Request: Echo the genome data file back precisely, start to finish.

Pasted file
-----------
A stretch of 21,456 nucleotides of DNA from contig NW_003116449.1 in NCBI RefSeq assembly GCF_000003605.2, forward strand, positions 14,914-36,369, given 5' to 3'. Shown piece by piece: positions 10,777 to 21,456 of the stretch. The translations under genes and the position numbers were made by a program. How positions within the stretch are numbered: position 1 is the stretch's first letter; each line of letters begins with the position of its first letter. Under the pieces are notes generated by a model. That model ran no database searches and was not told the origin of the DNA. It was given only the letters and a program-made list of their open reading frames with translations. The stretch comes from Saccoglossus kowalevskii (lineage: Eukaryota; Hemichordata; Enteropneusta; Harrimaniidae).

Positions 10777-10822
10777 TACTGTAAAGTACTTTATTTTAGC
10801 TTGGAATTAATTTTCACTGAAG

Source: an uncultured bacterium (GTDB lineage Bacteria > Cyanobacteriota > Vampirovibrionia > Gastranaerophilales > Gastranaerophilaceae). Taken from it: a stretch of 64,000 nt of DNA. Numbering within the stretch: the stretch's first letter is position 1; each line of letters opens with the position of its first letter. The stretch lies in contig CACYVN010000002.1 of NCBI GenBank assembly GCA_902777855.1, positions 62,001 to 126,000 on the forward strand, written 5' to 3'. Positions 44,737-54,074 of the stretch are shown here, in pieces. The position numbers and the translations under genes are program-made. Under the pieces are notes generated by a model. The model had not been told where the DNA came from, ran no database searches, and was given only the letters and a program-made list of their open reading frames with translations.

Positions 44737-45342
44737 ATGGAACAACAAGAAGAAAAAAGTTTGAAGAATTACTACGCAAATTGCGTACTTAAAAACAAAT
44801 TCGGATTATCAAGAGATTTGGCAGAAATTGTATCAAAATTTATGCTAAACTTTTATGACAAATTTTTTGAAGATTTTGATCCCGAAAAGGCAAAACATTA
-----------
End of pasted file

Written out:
A stretch of 21,456 nucleotides of DNA from contig NW_003116449.1 in NCBI RefSeq assembly GCF_000003605.2, forward strand, positions 14,914-36,369, given 5' to 3'. Shown piece by piece: positions 10,777 to 21,456 of the stretch. The translations under genes and the position numbers were made by a program. How positions within the stretch are numbered: position 1 is the stretch's first letter; each line of letters begins with the position of its first letter. Under the pieces are notes generated by a model. That model ran no database searches and was not told the origin of the DNA. It was given only the letters and a program-made list of their open reading frames with translations. The stretch comes from Saccoglossus kowalevskii (lineage: Eukaryota; Hemichordata; Enteropneusta; Harrimaniidae).

Positions 10777-10822
10777 TACTGTAAAGTACTTTATTTTAGC
10801 TTGGAATTAATTTTCACTGAAG

Source: an uncultured bacterium (GTDB lineage Bacteria > Cyanobacteriota > Vampirovibrionia > Gastranaerophilales > Gastranaerophilaceae). Taken from it: a stretch of 64,000 nt of DNA. Numbering within the stretch: the stretch's first letter is position 1; each line of letters opens with the position of its first letter. The stretch lies in contig CACYVN010000002.1 of NCBI GenBank assembly GCA_902777855.1, positions 62,001 to 126,000 on the forward strand, written 5' to 3'. Positions 44,737-54,074 of the stretch are shown here, in pieces. The position numbers and the translations under genes are program-made. Under the pieces are notes generated by a model. The model had not been told where the DNA came from, ran no database searches, and was given only the letters and a program-made list of their open reading frames with translations.

Positions 44737-45342
44737 ATGGAACAACAAGAAGAAAAAAGTTTGAAGAATTACTACGCAAATTGCGTACTTAAAAACAAAT
44801 TCGGATTATCAAGAGATTTGGCAGAAATTGTATCAAAATTTATGCTAAACTTTTATGACAAATTTTTTGAAGATTTTGATCCCGAAAAGGCAAAACATTA